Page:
Locale Codes

Second, add a reference to turn off the OptionsPanel gameObject. It should end up looking like this:

English Language Button

Finally, do the same with the German button, giving it the code de for the SetLocale method.

Turn the OptionsPanel gameObject off in the inspector, save the scene and click Play to try out the new menu options. You should be able to click Menu and then change the language between English and German.

Testing the Language Menu

You’ll notice that the dropdown you used to test the different language earlier also updates now when you use your UI to change the language.

Phew, that was a lot of work just to get a few buttons and title strings to update when changing language. But remember, there’s a whole host of dialogue strings to translate when the game actually starts!

Fortunately, there are some more tricks to use to mass import translation strings, and just a few edits to the existing code will have our Vegetables speaking German in no time!

Finding Translations

When working on a full production game supporting many languages, it isn’t feasible to manually step through every potential key and hand translate them all, unless you’re an extremely patient linguist! The usual approach for getting translations into your game would be to define all the keys you need and the source string. Then, you’d send your list of keys and sources off to a translator to provide all the translated strings back to reimport into your project.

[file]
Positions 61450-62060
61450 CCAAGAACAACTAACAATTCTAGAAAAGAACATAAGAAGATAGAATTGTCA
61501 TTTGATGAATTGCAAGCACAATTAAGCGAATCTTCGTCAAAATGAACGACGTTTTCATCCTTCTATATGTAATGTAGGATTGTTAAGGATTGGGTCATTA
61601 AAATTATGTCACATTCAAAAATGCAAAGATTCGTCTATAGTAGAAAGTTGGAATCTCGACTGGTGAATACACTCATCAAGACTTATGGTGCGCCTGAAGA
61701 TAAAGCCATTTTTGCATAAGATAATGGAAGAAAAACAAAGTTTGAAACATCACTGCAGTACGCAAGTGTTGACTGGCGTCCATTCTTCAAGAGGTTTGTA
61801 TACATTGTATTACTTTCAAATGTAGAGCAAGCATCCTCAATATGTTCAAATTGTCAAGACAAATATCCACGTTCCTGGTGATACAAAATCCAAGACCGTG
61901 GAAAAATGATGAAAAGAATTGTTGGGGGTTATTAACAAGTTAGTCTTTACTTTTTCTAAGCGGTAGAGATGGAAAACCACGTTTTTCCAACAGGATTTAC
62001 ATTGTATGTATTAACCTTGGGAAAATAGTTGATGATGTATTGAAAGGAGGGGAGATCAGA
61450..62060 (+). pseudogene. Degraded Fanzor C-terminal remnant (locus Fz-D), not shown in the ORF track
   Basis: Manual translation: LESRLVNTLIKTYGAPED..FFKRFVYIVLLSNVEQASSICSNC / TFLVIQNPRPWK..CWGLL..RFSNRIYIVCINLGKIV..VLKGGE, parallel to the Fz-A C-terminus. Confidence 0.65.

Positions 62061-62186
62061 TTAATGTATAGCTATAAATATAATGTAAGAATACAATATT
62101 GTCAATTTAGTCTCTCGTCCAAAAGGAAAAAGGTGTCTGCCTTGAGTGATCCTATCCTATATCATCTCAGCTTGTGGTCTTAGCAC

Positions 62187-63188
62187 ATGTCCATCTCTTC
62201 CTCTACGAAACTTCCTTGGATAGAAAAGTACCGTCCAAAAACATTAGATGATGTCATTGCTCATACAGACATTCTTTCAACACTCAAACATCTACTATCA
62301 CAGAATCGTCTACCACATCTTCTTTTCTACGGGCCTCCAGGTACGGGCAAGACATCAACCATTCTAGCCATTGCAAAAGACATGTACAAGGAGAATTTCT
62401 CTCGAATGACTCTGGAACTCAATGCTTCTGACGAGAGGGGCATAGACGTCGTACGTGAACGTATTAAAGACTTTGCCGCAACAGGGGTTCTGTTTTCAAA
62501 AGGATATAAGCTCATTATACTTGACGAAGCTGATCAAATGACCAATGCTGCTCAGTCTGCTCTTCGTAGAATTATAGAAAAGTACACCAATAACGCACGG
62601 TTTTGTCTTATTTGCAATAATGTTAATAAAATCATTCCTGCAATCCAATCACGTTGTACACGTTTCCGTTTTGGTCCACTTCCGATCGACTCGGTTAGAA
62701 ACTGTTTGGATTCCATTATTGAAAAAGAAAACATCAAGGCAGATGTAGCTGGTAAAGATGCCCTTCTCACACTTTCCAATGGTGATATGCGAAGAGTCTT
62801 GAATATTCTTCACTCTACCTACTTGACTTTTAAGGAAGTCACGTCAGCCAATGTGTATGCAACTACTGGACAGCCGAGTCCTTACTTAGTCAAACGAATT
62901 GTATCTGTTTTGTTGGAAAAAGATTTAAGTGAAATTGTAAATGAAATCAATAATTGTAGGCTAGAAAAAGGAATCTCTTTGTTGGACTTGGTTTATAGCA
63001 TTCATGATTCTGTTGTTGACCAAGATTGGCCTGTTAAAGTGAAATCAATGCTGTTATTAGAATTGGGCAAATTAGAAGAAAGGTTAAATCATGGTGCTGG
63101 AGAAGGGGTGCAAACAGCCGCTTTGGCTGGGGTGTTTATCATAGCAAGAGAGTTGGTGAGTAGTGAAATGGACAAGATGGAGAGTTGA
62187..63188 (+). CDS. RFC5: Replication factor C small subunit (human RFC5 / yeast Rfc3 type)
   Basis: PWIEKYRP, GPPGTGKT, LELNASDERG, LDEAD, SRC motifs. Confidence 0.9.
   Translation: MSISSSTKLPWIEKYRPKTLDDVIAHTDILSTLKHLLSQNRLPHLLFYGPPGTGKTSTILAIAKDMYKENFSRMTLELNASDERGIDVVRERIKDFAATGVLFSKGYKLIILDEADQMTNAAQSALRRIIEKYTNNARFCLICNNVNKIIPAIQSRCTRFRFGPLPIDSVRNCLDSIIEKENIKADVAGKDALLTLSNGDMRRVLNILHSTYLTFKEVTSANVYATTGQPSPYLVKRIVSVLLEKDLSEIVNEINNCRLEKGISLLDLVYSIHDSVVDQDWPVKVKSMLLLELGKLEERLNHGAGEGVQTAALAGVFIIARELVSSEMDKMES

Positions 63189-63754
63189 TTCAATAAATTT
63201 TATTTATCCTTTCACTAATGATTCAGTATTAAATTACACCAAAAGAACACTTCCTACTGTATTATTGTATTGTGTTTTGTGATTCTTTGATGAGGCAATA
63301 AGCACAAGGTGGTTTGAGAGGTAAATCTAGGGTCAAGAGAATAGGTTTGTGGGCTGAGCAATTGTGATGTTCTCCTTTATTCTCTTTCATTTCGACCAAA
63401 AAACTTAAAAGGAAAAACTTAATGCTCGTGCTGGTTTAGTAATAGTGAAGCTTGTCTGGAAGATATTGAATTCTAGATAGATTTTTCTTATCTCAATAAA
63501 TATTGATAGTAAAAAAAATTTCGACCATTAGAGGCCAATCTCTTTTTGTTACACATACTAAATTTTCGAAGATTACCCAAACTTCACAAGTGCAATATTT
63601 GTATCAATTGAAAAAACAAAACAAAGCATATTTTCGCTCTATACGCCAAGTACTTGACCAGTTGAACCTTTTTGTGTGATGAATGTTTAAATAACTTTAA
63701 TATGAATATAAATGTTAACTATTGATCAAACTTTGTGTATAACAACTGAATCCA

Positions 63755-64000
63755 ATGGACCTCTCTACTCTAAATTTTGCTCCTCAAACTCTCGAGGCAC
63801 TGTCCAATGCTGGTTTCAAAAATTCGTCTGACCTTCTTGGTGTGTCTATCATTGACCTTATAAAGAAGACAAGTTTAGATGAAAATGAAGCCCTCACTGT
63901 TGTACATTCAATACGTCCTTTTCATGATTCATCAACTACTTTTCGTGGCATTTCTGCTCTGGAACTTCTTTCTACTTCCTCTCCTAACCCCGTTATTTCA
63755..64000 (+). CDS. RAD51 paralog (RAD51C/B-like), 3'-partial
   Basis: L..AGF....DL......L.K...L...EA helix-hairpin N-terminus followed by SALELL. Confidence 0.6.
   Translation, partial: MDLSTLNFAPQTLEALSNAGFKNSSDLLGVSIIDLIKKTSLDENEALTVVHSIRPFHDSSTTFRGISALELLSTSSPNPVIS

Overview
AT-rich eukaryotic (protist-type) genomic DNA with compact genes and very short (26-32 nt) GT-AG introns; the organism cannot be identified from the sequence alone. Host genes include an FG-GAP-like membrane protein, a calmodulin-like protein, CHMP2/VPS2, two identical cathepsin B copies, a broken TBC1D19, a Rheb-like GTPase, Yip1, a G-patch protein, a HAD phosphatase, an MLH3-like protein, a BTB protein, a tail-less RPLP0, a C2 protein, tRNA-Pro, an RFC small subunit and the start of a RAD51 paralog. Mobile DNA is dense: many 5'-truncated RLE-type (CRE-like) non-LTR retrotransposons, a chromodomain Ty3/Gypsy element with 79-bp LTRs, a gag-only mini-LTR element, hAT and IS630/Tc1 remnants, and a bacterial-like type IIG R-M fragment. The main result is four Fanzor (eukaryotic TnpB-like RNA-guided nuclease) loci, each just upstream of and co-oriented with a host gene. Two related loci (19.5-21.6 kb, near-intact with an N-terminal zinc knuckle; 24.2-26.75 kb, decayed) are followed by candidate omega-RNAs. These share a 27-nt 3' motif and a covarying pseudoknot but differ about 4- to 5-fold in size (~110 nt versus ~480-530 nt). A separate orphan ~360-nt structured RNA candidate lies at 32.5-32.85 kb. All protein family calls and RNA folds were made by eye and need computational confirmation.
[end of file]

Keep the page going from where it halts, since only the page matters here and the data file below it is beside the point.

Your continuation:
Fortunately, the Unity Localization package supports a number of ways to export and import localized strings to your project. When dealing with an external or professional service, you’re likely to have your translation files hosted on the cloud with a service such as localizely or a self-hosted platform such as Weblate. These platforms can import and export files in formats such as CSV (Comma Separated Value) or XLIFF – an XML-based format that was created to be a standard for passing localizable data between applications.

In Unity, once you have created a Localization Table Collection like you did earlier, you can import or export that table of keys to either CSV or XLIFF from the component menu.

Table Collection Export

Of course, professional translation services don’t come free! If you’re just looking to get started and want a quick-win support solution, Unity Localization supports a third import method in the form of Google Sheets. The setup may be a little more complex, but the results can be instant.


Ben MacKinnon

Author and Topics Master